Science confirms two contradictory truths--sincere apologies are important for healthy, long-lasting relationships, and yet people really, really don't like apologizing.
It's not hard to understand the first truth. Simmering resentments obviously won't do your relationships any good. The second reality comes down to how deeply people are motivated to maintain a positive self-image. Saying you're sorry means seeing yourself in an unflattering light and admitting you're not as great a person as you hope to be. No wonder people tend to avoid it. Put these two together and it's also no wonder half-apologies and defensive explaining often replace a sincere "I'm sorry."
So is there any way out of this conundrum, a technique that allows for people's self-protective impulses but still helps them wholeheartedly admit errors and soothe hurt feelings? Stanford psychologist Karina Schumann thinks she may have found one with her latest research. The trick, she found, is to engage in a little self-affirmation before you screw up the courage to apologize.
The study divided 98 participants into two groups. Half were asked to reflect on a value that was important to them and they felt they possessed. The other half were the control group. Both groups were then asked to recall a time they hadn't apologized for a wrong they had committed and asked to write down what, upon further reflection, they would say now to the party they hurt. Those who had engaged in the self-affirmation exercise wrote better apologies with less hedging, blaming, and dodging of responsibility.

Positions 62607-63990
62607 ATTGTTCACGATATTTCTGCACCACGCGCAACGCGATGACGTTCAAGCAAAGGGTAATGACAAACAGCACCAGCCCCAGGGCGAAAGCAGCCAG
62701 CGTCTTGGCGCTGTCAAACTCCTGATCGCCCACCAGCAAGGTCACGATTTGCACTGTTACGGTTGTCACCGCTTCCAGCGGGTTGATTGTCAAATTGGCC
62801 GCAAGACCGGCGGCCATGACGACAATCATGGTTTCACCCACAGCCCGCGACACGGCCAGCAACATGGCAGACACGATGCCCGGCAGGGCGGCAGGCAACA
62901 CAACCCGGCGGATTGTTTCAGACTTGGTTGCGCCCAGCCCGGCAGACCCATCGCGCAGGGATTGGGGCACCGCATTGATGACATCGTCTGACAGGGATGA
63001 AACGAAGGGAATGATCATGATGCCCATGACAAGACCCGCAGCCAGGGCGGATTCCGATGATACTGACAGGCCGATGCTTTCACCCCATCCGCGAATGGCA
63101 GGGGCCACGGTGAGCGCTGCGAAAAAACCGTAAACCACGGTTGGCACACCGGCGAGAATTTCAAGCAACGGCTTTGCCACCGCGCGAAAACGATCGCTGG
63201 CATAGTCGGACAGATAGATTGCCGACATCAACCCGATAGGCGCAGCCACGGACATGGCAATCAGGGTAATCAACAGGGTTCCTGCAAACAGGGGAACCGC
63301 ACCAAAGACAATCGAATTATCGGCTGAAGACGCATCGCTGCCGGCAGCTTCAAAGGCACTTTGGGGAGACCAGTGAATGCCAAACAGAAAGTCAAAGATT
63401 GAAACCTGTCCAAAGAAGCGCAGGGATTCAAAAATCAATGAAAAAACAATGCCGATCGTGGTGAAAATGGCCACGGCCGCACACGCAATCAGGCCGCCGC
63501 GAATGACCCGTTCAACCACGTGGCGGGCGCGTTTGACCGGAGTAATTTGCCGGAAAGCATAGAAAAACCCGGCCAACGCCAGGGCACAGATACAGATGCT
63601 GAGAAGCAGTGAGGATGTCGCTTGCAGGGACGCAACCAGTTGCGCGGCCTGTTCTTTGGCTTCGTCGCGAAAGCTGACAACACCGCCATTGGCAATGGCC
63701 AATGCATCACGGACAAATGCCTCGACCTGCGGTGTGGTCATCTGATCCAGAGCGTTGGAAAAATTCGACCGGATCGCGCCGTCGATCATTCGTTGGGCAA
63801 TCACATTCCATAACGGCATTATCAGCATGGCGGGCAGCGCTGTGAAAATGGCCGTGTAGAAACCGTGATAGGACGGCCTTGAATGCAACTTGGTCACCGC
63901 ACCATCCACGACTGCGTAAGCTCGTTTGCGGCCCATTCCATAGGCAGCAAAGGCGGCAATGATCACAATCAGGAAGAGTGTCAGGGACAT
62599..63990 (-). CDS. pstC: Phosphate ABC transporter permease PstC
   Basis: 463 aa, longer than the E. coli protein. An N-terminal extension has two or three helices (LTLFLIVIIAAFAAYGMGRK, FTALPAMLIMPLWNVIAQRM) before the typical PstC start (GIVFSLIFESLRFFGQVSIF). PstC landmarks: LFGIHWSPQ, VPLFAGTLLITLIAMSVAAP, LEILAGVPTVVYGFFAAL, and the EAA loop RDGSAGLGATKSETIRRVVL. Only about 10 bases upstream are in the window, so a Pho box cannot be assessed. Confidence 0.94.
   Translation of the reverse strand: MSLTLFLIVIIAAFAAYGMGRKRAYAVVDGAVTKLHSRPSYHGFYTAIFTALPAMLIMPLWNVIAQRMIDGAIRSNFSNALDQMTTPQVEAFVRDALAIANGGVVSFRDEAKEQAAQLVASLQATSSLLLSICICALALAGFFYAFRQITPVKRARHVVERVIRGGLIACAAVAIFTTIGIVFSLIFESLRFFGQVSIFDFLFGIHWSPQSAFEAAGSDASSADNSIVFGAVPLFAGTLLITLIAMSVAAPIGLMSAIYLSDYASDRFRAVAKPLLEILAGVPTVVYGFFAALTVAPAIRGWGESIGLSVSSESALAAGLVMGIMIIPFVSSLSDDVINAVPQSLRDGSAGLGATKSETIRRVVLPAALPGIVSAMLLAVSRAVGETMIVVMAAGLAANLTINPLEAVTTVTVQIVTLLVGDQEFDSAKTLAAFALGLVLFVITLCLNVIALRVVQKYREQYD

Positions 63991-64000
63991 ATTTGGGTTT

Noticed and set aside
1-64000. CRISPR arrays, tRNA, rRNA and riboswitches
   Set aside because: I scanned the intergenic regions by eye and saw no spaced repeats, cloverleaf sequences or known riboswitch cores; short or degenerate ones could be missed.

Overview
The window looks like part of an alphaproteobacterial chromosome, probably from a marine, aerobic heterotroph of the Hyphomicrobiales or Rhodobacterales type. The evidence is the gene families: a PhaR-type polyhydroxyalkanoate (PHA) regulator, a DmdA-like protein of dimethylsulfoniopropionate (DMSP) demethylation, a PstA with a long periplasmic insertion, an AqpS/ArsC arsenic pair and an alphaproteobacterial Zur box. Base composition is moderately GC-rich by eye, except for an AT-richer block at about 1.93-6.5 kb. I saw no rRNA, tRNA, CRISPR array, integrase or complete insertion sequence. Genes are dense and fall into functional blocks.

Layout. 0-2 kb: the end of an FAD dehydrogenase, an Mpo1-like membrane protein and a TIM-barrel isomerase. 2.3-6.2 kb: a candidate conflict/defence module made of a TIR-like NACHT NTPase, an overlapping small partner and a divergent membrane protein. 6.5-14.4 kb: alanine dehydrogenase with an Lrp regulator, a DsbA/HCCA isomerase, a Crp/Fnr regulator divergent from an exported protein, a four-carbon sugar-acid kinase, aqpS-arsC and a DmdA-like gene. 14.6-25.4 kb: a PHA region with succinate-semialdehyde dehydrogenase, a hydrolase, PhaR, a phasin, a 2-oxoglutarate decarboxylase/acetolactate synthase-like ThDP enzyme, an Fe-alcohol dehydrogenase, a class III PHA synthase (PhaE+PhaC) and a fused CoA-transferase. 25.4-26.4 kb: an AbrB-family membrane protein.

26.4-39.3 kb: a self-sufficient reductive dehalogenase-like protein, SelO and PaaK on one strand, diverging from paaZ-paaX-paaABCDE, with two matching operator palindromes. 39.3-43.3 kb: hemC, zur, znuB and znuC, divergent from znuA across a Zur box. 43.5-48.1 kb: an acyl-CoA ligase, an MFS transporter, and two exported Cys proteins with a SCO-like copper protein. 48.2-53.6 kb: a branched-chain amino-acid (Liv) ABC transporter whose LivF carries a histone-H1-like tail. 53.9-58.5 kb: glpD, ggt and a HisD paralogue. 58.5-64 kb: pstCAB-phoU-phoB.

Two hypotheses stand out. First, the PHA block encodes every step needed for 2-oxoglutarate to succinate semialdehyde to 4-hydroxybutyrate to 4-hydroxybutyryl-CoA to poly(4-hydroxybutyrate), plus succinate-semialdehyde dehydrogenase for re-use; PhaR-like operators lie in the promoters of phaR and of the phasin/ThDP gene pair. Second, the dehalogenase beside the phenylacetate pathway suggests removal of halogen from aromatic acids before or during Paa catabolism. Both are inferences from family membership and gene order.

"I aimed to discover a method for increasing apology comprehensiveness and reducing the use of defensive strategies. Because I reasoned that feelings of threat pose a barrier to transgressors' willingness to offer comprehensive apologies, I examined whether self-affirmation could buffer against this threat and consequently promote more effective apologies," Schumann explains on the Society for Personality and Social Psychology blog.
Or, to put it in less academic language, reminding yourself of your good qualities and what you're proud of in yourself before facing those you've wronged will probably help you summon up the courage to truly apologize.
"So the next time you offend someone, take a moment to remind yourself of what matters in your life, then try your hand at offering a nondefensive, heartfelt apology. It can be challenging, but it might feel better than you think," Schumann concludes.